While Milwaukee Avenue has pretty much become the hub for new bars and restaurants, fresh places have started to open in the western part of Logan Square this past year. To follow the pattern, X (3433 W. Fullerton Ave.), an artistic, neighborhood bar with a Caribbean-influence, is set to open this spring.
Out to Lunch Hospitality partners Chef Charles Welch, Creative Director Andrew Miller, Director of Operations Hector Gonzales and Lead Bartender Alexandra Wright (Nico Osteria, Lula Cafe, Honey’s) are opening up the bar with Caribbean-themed drinks. It will be a 1700-square foot space with an 85-person capacity with closed-loop gardening for growing drink garnishes and composting waste.
The space will have modern interior elements reminiscent of “San Juan meets the ’80s neon craze” with live music and DJs, according to their press release.
While there are a plethora of cocktails bars in Logan Square, X Bar will be different from these bars in terms of the “energy that they bring” to the neighborhood. They will be doing a tremendous amount of rotating, creative programming with dance performances, punk, poetry, spoken word, etc. Their events can’t be categorized into one genre. There will be a heavy focus on global sounds with musicians from Africa, Europe, the Caribbean, in addition to local artists, Wright said.
“There’s a lot to say about a community-based ethos—there’s a lot of value in keeping it tight and organized while still being a little bit rough around the edges,” she said. “There’s a huge artist community on the west side of Chicago that will be excited about a new home base.”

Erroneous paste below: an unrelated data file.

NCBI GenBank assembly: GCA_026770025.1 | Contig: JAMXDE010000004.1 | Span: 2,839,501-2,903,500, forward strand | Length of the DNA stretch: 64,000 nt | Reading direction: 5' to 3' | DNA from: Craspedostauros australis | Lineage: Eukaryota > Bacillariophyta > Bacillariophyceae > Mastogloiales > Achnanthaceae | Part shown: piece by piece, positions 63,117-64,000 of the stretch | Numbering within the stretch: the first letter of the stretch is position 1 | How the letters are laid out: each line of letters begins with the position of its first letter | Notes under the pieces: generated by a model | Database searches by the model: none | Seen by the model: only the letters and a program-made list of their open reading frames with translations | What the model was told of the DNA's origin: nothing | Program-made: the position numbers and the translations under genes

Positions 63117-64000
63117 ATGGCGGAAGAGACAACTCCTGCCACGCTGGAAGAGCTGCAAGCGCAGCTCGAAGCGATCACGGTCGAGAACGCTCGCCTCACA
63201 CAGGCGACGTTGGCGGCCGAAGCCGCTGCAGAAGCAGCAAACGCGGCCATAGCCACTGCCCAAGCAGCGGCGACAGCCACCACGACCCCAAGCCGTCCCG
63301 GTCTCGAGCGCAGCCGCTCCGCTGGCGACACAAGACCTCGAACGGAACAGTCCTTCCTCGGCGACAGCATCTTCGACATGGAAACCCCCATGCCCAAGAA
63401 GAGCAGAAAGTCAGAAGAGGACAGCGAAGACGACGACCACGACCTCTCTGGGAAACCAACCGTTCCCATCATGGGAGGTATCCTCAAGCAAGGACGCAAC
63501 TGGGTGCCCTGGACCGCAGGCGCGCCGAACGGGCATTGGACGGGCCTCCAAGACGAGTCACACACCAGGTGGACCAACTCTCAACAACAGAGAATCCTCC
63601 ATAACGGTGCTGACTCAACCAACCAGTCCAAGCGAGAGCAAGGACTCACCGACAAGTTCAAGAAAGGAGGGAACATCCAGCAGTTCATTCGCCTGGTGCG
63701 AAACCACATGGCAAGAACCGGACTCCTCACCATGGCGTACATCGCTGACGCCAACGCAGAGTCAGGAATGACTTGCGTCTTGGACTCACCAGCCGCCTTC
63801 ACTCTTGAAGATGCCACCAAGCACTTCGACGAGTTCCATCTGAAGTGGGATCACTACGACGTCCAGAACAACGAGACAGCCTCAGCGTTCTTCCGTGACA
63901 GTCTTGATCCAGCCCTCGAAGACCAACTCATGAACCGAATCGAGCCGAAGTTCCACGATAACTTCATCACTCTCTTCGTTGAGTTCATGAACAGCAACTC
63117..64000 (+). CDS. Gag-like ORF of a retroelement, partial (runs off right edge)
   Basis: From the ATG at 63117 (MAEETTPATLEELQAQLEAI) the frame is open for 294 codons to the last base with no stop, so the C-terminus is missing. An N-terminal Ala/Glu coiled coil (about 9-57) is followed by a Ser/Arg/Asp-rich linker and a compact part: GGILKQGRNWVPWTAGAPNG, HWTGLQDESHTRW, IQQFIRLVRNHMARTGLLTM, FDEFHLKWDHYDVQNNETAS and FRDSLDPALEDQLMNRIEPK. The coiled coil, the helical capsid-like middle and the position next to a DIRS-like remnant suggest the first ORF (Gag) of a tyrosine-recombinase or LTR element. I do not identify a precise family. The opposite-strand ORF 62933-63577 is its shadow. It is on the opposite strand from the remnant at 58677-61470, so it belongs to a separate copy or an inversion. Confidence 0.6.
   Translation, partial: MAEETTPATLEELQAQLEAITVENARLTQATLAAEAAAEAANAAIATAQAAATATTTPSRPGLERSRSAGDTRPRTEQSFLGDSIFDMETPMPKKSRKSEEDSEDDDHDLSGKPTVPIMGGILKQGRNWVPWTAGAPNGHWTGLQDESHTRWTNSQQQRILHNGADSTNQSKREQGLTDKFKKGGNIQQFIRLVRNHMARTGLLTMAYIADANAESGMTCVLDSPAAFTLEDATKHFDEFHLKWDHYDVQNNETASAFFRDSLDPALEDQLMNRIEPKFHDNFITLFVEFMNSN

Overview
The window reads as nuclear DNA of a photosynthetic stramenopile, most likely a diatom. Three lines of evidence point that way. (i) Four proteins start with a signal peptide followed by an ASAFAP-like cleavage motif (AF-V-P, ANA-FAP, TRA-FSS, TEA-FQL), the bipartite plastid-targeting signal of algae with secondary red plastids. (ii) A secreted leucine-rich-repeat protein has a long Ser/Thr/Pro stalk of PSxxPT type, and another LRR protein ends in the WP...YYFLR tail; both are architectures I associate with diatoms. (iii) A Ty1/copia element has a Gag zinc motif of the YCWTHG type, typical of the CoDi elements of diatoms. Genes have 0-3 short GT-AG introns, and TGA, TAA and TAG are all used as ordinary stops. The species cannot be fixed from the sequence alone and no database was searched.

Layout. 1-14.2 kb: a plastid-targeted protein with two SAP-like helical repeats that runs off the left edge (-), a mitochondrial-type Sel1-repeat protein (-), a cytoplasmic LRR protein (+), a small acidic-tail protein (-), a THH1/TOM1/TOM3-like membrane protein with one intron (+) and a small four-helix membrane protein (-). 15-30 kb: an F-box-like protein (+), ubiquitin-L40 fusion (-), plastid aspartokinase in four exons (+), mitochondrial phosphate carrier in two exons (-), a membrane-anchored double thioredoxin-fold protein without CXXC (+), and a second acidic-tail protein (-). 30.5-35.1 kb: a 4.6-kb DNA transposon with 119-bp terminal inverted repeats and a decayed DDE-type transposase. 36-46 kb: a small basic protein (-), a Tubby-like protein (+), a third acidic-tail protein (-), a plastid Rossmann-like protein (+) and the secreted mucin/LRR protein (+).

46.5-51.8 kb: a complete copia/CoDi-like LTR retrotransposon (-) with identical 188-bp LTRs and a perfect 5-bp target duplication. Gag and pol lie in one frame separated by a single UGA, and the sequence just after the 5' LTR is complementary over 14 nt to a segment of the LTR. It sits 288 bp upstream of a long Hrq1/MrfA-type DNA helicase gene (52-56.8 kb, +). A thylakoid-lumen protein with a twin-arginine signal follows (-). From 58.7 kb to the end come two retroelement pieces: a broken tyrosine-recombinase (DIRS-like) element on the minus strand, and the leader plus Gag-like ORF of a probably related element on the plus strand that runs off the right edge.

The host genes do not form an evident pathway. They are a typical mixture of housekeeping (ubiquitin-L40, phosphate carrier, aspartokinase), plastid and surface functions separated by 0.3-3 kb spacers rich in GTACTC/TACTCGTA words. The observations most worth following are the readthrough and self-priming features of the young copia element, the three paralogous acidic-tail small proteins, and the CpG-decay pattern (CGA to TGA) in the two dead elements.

Not only is X unique with their artistic engagement but they trying to be known for their efforts in sustainability. They are committed to finding multiple ways to use the same product in order to lower waste. Lula Cafe served as a major inspiration with their in-house growing of herbs (grown on the rooftop in the summer).
“It’s a lot more thoughtful; you have to be methodic about where you are sourcing the products and using them,” Wright said. “I gained a lot of inspiration with sustainability and [am] spearheading a program that could emulate and look up to Lula,” Wright said.
X bar will be serving cocktails that are Caribbean-focused—not to be confused with Tiki-focused. Wright said she has been inspired by Matty Eggleston, who opened up Spilt Milk, and Paul McGee, owner of Lost Lake.
“Paul McGee has Lost Lake on lockdown and I have really looked up to him. I’m focusing on a lot of their historic routes of rum, agricole, and agave coming from the Caribbean. We’re starting there in a lot of cases, coming back to the most classic builds with a new culinary twist. We want you to feel transported when you go inside [X]. Cocktails can stand alone. Tiki emulates that and you feel like you are on a vacation when you’re drinking them.”
Her business partner, Chef Charles Welch, brings a Mediterranean and Spanish flavor to the program. Wright would like to have test kitchen days and collaborate with her partners such as Welch who will be a “sounding board” for her, she said.
“When I was at Lula, they charred apple skins to an ash and they made it into a fine powder and put it on the rim of the plate. You’d think the apple would have lost flavor once it’s on the plate, but the flavors were still in place. The technique is light years ahead in its own way,” she said. Wright wants to incorporate this type of innovative energy into the drink recipes at X bar.